Search This Blog

Sunday, December 9, 2018

December Dry Fly Steelhead

Dry Fly Steelhead in December, a first!  Photo by Todd Hirano
I have so much fun with pursuing steelhead on the surface that I have a hard time putting my surface flies away when winter steelhead season comes.  I generally switch gears to subsurface fishing with big irons swung on a dry line by the time December 1 arrives.  This is also when many winter steelhead rivers open for the season.

By this time, I generally stop fishing my homewater as winter rainstorms typically keep the middle fork Willamette running high and dirty.  This year has been an unusual exception.   Dry conditions have allowed my local ditch to stay at summer levels, so of course,  I have continued to fish it with summer methods, despite the cooler water.   Obviously, I am not always in touch with reality, but it's too late to change.

On this day (Sunday,  December 9, 2018), I was able to negotiate an extra day of fishing since my normal friday fishing day was cut short.  To make appearances of being a decent husband,  I came home early from fishing on Friday to drag the brand new 500lb hot tub my wife purchased from the garage where it was delivered,  to the back of the house where project management wanted it.  I felt like I earned some extra credit.

I elected to hit a coastal drainage in pursuit of winter steelhead like normal people do.  I fished hard from about 8:30am til about 2pm.  I readily got back into the flow of swinging my favorite Winter's Hopes on a full floating Beaulah Aerohead cast with my vintage Sage 7136.  I had an enjoyable time fishing through the overcast and light drizzles through the day.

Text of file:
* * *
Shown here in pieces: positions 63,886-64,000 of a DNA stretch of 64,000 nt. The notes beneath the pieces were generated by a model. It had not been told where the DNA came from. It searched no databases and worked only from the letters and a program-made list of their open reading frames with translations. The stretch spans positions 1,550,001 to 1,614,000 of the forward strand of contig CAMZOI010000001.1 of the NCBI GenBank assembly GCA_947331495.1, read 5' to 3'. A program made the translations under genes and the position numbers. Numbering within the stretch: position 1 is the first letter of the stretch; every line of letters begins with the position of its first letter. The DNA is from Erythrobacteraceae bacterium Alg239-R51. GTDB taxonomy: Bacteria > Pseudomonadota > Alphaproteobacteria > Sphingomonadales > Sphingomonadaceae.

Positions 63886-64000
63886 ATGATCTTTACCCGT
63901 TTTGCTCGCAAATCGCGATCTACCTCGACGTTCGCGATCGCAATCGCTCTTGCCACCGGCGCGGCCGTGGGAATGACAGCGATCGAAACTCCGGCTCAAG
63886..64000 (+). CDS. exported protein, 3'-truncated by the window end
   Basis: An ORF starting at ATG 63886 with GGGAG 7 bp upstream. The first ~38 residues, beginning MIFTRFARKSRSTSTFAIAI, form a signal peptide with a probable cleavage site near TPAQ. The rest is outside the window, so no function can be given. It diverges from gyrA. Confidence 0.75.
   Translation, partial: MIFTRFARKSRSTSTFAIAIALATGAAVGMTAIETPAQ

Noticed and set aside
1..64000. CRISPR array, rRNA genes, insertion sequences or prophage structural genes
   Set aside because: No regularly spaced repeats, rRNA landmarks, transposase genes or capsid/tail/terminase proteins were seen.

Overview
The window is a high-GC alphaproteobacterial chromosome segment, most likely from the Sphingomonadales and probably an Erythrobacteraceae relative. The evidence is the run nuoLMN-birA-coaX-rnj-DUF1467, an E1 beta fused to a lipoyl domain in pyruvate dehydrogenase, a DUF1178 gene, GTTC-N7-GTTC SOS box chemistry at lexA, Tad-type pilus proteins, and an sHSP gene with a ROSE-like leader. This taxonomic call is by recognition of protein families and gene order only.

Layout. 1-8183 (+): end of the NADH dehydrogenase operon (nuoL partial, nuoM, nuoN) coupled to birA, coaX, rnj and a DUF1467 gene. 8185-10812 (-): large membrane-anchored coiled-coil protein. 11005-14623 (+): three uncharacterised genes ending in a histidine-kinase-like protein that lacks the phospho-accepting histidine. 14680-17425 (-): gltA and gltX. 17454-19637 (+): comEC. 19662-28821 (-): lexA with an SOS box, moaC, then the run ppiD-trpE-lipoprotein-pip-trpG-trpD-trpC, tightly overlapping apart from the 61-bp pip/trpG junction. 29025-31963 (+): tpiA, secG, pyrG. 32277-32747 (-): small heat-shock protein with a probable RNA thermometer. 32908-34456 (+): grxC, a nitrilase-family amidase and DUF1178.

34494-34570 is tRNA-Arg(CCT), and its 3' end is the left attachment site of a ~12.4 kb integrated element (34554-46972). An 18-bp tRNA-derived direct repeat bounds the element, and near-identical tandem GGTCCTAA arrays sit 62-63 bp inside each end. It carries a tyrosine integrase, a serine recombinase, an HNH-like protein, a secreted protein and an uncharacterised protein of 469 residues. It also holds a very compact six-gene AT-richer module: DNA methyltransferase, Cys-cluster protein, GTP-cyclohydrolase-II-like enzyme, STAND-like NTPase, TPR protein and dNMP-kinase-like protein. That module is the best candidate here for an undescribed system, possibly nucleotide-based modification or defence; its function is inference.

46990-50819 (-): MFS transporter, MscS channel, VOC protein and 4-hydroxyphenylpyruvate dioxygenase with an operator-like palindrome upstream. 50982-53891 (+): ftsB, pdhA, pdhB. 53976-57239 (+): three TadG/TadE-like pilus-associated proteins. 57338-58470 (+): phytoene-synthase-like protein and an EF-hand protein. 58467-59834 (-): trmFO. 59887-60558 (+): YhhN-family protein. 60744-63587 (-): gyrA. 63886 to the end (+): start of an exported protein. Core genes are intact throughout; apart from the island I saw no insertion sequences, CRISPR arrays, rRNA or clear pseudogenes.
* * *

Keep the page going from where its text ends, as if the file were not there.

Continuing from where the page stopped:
By early afternoon, I had not received any chrome feedback so my mind wandered towards heading back towards home and trying for one last dry fly steelhead for the year on my homewater.  At the end of the last run, my line drew tight and the lively pulse of a fish was felt. Just as I thought that my plans to head homeward was being joyfully interrupted, I realized that my fishy encounter was smaller in scale than hoped for.  I stripped in the scrappy fighter and found it to be a perfect male cutthroat of about 15 inches. A respectable prize, but when a guy's mind runs on one track, expectations can become distorted.

After releasing  the hardy cutthroat, my focus returned to getting in some time on familiar runs close to home.  I made the drive back through overcast and intermittent drizzles.  As I rounded the bend to a favorite run,  I noticed a drift boat with gear fisherman anchored low in the water that I typically fish through.   I wondered "what could those guys be thinking fishing here today?"  Then I thought of what those gear guys might be thinking about a fly angler fishing through there in hopes of getting a steelhead on a surface fly today..